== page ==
I took at GU, and a pic – drank some water and was off again.  Someone forgot to tell or at least remind The Stubs of my plan.  My pace started to increase.  I attempted to adjust.  As I thought I was running faster, my Garmin disagreed.  Other than The Stubs feeling a little lead-like I felt pretty good so I just decided to give in to their desire to go slow and reassess in a few miles.  As I hit miles 9 and 10, I could tell that my very calculated plan to run at goal pace was dying a slow death.

I thought about my Dad and wondered what he would advise.  I never really answered the question.  Instead my brain started playing songs that my Dad loved:  Take Me Home Country Roads (John Denver), Come on Eileen (Dexy’s Midnight Runners), and Dancing the Night Away (Leo Sayer.) – now you know I come by my weirdness genetically.  Well just thinking about his random taste in music made me laugh.  That’s when I decided to just have fun with the run.

Here I am at 12.5 – I don’t look too miserable or disappointed do I?

And here I am at 15 – still don’t look too bad.

Then the rain came.  It rained early – during miles 3 and 4 but it was a light rain.  It was fun.  I enjoy running in the rain. (as long as it’s above 60 degrees.)  At mile 15 I was in a full-blown downpour.  15-20 was full of lots and lots of water:  coming from the sky, puddling on the ground, splashing up from cars that were driving fast out to M-14 and yes from my body.  I was still sweating like a hog.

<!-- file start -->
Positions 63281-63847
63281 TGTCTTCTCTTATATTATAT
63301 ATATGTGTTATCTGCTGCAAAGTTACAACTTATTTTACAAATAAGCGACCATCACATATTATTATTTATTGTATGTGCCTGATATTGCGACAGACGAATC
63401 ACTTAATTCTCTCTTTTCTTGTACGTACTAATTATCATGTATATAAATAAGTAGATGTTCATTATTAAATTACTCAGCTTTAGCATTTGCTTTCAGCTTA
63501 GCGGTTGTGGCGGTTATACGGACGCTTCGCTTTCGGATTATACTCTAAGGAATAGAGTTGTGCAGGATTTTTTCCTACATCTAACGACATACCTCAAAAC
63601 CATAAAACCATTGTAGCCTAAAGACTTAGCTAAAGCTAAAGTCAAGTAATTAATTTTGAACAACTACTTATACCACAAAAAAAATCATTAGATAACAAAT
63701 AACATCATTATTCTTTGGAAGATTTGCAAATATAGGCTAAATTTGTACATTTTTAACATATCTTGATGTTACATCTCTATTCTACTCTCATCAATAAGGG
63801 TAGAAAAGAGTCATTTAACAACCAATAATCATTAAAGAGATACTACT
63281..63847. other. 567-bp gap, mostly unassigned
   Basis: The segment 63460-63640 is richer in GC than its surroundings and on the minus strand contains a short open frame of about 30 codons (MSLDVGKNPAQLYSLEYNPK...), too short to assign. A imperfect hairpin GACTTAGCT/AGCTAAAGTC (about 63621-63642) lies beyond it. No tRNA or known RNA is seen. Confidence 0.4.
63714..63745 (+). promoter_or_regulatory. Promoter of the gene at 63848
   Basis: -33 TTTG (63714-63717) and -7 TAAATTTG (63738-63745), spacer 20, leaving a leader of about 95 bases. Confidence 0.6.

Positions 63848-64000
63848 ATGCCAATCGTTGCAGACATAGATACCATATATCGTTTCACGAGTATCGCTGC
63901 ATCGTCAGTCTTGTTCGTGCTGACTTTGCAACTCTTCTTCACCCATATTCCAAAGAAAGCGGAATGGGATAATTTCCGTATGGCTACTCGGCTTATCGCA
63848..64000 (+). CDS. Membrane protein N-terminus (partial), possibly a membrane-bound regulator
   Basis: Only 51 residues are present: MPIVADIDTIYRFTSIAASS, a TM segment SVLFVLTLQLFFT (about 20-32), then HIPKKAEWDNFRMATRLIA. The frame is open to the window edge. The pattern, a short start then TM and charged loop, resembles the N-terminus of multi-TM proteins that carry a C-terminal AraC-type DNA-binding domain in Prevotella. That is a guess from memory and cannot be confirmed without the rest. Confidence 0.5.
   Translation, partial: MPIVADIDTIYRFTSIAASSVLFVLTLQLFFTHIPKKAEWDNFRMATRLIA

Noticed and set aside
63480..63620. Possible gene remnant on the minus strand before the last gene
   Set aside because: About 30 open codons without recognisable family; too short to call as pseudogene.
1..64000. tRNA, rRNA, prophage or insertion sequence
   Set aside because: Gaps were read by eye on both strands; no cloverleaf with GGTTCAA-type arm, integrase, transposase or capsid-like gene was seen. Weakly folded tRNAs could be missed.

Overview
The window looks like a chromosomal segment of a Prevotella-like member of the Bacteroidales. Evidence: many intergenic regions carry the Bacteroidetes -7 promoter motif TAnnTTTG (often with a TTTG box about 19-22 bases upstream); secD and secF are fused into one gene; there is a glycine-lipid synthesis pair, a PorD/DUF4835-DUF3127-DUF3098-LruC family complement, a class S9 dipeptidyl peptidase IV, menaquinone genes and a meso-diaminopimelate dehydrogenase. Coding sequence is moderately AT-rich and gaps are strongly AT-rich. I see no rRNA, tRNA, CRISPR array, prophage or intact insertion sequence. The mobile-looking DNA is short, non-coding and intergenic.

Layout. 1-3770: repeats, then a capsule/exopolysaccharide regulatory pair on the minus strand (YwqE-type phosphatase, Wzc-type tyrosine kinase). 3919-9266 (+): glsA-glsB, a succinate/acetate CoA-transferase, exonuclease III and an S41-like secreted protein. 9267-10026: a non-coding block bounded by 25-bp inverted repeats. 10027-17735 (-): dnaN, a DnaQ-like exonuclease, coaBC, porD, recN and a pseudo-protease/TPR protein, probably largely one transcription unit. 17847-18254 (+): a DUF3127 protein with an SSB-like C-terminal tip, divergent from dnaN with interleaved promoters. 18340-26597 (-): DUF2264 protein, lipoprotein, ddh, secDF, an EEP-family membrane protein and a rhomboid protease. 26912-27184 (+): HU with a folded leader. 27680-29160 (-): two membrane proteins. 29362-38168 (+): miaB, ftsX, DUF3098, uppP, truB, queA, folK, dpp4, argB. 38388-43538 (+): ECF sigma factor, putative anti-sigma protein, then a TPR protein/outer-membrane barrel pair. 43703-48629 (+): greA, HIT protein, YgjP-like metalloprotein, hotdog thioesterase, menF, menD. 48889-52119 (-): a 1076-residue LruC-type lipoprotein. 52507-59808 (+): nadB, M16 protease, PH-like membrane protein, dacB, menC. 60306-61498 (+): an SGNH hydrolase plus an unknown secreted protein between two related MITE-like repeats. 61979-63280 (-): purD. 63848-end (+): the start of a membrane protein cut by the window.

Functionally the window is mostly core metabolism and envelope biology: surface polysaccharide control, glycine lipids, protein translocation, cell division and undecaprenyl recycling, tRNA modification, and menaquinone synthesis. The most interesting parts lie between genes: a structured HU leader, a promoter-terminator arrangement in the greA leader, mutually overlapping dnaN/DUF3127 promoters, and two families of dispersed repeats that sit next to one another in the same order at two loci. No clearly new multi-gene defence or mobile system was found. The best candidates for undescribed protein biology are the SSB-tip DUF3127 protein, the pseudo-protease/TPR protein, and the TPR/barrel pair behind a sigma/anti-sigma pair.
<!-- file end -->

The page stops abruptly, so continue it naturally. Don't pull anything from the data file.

At 17 I decided to text Tom.  I was going to finish this run come hell or high water but I didn’t want to have to run any more that 20 miles.  I knew I would finish the run about 1 mile from home.  I also knew that I wouldn’t want to walk much of that mile because I would just get super chilled.  I stopped at an overpass, sent my text and was off to ENJOY the next 3 miles.  And you know what, I did!  When I hit 20 I began to walk and Tom showed up about 5 minutes later……with lots of towels!

I was very happy to be done but even happier to have enjoyed it.  Normally, I would have come up with a good long list as to why I didn’t meet my goal but this morning I didn’t care.  I truly didn’t care. I had just run 20 miles beginning at 6:00 a.m. on what would have been my Dad’s 80th birthday.  I was dang proud of myself and I know my Dad would have been too.


5 Comments Post a comment
  1. Chris L. #

    I’m so glad you had a great finish and enjoyed this special occasion (with all 3 signs and some John Denver, too!)
    You *should* be proud! Good for you!

    May 26, 2012
  2. Wow! What a great story! It is amazing how liberating it is to run and not care about time, isn’t it. The world is a much bigger picture than our running times. I’m glad we both had sort of the same experience with time this weekend-Sign #4-if you’re paying attention. 😉

    May 27, 2012
  3. One of the best posts yet! I love all the signs, and I really like the fact that you carried the Swedish fish (just two!) in case you got lonely. I’m sure they were thankful for all the water.

    May 27, 2012
  4. Susan C. #

    Happy 80th birthday, Uncle George! Thanks for the memories of your awesome dad.

    May 30, 2012
  5. Nancy Townsend #

    Love your blog. Thanks for the sweet memories of your Dad. You really should consider taking some goody goody gumdrops with you on your next run.

    May 30, 2012